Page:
This Fall Velocity hosted a Community Forum on sustainability. Participants shared ideas about how to sustain our creative communities economically, socially, and environmentally.
I thought the conversation would come down to artists lamenting their lack of financial
resources. But to my surprise they identified the biggest challenge to their sustainability,
as how their work as artists, was not valued by society—and how they internalize that
lack of value.
I recently asked a Washington State artist with a successful career in Europe, what it
would take for him to come home. He said: ‘For what I do to be valued by my society.’
A Capitol Hill Arts District says: We VALUE artists. It says culture matters. It recognizes
the Arts as ESSENTIAL to the health of our communities.
And it highlights, and ensures for future generations, the rich cultural assets of the hill.
We need- VISION:
What is exceptional about the current 12th Arts Ave Corrider is its many artist centered, artist-driven organizations – hubs that harness resources for LOCAL independent artists, and recognize them as the creative entrepreneurs they are. With an Artist Service organization on one end, and a Masters Program in arts administration at SeattleU on the other – it has within it multiple, dynamic hives fostering innovative, independent literary arts, film, photography, theater, dance, performance and hybrid practices.
This can be an arts district for the 21st Century-
Because definitions of art and artist are changing.
We live in a new economy of ideas. The arts provide tangible value as a lab for innovation and creativity, where the arts are not just creators of commodities – but provide a value at the intersection of ideas, public life, social justice and community design.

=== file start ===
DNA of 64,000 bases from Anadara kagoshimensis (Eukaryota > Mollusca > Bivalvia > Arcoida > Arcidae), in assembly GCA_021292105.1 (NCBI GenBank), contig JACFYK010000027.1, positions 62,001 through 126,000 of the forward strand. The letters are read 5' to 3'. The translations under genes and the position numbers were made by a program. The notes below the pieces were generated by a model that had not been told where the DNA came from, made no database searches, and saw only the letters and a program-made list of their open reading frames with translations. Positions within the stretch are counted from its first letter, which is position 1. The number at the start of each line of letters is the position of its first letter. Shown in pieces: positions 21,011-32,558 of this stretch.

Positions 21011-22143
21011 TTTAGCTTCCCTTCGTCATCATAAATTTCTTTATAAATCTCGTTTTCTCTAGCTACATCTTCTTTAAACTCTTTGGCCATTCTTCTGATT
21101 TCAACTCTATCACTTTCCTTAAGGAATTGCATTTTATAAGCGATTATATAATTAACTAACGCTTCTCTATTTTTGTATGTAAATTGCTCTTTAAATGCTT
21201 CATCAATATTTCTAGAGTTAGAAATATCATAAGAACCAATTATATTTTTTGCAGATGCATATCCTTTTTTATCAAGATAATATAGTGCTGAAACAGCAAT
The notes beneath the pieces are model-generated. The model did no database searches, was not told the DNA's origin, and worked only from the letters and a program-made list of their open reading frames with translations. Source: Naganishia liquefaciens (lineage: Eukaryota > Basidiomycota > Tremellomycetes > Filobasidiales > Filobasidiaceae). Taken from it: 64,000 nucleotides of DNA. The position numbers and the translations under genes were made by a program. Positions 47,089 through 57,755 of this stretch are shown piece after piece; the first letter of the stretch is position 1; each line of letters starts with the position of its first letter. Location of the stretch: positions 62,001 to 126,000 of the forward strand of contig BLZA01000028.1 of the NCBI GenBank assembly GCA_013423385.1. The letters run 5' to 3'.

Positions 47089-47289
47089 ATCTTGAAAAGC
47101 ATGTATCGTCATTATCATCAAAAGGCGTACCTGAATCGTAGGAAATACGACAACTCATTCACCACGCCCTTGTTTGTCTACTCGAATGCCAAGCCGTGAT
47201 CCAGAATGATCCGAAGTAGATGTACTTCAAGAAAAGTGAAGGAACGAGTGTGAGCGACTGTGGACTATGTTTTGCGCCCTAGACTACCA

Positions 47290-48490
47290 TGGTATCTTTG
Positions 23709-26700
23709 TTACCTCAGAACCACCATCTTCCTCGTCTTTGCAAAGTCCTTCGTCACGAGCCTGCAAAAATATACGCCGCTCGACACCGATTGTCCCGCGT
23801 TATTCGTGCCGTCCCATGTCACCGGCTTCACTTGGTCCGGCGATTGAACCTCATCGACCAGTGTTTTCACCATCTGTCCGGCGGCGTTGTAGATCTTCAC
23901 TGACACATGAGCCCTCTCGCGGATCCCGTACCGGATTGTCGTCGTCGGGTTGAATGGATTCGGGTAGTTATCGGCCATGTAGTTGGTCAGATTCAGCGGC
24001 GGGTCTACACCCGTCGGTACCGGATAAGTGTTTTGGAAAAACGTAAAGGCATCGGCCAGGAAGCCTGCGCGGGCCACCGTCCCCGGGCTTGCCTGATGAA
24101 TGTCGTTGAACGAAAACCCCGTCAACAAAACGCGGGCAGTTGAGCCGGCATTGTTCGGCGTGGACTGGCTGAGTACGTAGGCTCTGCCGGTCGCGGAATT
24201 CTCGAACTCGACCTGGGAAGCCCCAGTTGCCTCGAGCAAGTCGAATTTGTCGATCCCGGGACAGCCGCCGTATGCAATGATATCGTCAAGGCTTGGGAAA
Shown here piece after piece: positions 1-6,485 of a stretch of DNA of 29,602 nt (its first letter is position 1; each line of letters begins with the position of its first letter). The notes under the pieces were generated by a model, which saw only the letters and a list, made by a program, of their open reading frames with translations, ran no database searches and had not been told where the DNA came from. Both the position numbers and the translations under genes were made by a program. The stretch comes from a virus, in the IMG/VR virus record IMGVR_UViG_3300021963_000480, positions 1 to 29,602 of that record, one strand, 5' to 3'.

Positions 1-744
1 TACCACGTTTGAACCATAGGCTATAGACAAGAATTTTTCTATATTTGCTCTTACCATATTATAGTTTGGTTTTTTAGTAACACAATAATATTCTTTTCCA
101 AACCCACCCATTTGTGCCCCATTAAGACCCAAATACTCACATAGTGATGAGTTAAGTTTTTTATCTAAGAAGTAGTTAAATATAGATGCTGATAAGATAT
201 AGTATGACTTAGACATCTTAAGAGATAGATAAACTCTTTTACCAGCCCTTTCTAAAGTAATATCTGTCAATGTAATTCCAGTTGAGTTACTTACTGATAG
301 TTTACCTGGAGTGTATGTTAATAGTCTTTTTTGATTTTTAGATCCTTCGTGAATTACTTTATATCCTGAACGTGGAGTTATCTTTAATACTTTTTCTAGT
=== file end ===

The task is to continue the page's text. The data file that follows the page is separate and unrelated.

And we need- INVESTMENT
The District’s Foundation needs to provide Financial and Marketing support:
- Grants for collaborations, between two or more organizations
- Funding to help organizations OWN their buildings; for facade updates and renovations; to expand current facilities; or build dynamic, interdisciplinary spaces.
- I see a path illuminating the cultural assets of the area: perhaps thru lighting or a green belt. (Please no “banners”.)
To welcome people from around the state – we need parking. We need to preserve low-income housing so artists can continue to live on the hill. We need incentives for landlords who invest in cultural organizations…
Perhaps most importantly: We already have an arts district on Capitol Hill. The proposal for a formal district is a proposal to name what already exists, to ensure its future in the face of intensifying gentrification. Let’s not forget to invest in what is already here, and learn from our experiences.
Many attendees at the Launch of the Capitol Hill Arts District called for more “affordable spaces” for artists. Many were unaware that Velocity is one of the few places on the hill that offers inexpensive studio and theater spaces that anyone can rent 24 hours a day, 360 days a year. As Seth Garrison put it, “Velocity is one of the only places on the hill that independent artists can still ‘occupy’.” Like many artist-founded organizations on the hill, Velocity has also relied on cooperative thinking. The Capitol Hill Arts District needs to invest where artists are already thriving and making it work.
In the past year, a few new organizations have been incentivized to move to the Pine/Pike Corridor, in part by being offered very low rent. SIFF’s rental of the Egyptian Theater is less than $3000 a month, and the theaters of the soon to be opened 12th Ave Arts are paying much lower than market rate for their spanking new creative home. Meanwhile, organizations like Northwest Film Forum, who have been making it work on the hill for more than a decade, now have to compete with SIFF while paying much more per month for their spaces. Velocity may be in a similar boat. Recently, Amanda Manitach in CityArts Magazine wondered if this impulse towards the new and “glossy” might be “the beginning of gentrified art (for lack of a better term) on the Hill.” Naming the Capitol Hill Arts District is a step in the right direction. As we envision and shape the future, let’s not forget the people and organizations that made us fall in love with it in the first place.